6. ABSTRACT The DES-CMASS sample (DMASS) is designed to optimally combine the weak lensing measurements from the Dark Energy Survey (DES) and redshift-space distortions (RSD) probed by the CMASS galaxy sample from the Baryonic Oscillation Spectroscopic Survey. In this paper, we demonstrate the feasibility of adopting DMASS as the equivalent of CMASS for a joint analysis of DES and BOSS in the framework of modified gravity. We utilize the angular clustering of the DMASS galaxies, cosmic shear of the DES metacalibration sources, and cross-correlation of the two as data vectors. By jointly fitting the combination of the data with the RSD measurements from the CMASS sample and Planck data, we obtain the constraints on modified gravity parameters $\mu _0=-0.37^{+0.47}_{-0.45}$ and $\Sigma _0=0.078^{+0.078}_{-0.082}$. Our constraints of modified gravity with DMASS are tighter than those with the DES Year 1 redMaGiC sample with the same external data sets by 29 per cent for μ0 and 21 per cent for Σ0, and comparable to the published results of the DES Year 1 modified gravity analysis despite this work using fewer external data sets. This improvement is mainly because the galaxy bias parameter is shared and more tightly constrained by both CMASS and DMASS, effectivelymore »breaking the degeneracy between the galaxy bias and other cosmological parameters. Such an approach to optimally combine photometric and spectroscopic surveys using a photometric sample equivalent to a spectroscopic sample can be applied to combining future surveys having a limited overlap such as DESI and LSST.« less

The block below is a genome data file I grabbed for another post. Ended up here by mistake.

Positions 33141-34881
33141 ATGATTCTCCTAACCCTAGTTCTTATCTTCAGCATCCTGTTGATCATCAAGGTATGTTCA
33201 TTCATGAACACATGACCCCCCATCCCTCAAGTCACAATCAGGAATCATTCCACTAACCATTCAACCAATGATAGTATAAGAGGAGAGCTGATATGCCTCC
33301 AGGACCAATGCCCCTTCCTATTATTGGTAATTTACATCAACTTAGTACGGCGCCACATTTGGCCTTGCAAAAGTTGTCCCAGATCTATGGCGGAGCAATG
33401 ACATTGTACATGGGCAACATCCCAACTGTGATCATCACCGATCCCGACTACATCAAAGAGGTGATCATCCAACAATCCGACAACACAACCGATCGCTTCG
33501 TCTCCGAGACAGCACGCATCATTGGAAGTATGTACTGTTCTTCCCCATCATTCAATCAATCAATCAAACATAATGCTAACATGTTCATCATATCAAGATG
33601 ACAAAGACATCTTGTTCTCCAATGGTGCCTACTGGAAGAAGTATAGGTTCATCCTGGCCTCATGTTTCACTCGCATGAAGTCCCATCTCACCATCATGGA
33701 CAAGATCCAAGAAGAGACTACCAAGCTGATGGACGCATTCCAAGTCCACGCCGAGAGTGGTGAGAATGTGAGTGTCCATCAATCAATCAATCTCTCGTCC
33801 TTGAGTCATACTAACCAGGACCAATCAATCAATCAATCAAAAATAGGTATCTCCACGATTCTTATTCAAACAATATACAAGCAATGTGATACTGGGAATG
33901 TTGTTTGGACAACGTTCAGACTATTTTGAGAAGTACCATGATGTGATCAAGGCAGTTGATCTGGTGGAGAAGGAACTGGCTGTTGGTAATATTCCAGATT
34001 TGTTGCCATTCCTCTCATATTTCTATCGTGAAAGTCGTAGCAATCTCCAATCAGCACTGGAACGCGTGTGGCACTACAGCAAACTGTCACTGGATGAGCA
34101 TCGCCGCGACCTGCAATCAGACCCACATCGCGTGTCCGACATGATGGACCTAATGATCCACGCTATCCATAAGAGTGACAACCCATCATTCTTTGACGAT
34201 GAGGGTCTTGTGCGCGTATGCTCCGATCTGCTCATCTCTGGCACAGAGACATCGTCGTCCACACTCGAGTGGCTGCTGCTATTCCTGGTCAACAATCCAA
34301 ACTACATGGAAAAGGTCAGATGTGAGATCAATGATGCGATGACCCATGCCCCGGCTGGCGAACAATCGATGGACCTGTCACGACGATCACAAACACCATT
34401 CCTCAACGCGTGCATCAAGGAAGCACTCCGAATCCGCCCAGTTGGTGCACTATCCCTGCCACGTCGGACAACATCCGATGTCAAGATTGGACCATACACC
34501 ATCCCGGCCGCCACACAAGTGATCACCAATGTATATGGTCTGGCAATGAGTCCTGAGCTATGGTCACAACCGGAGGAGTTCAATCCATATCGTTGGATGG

Free, publicly-accessible full text available December 10, 2022
  7. Free, publicly-accessible full text available April 1, 2023
  8. Free, publicly-accessible full text available April 1, 2023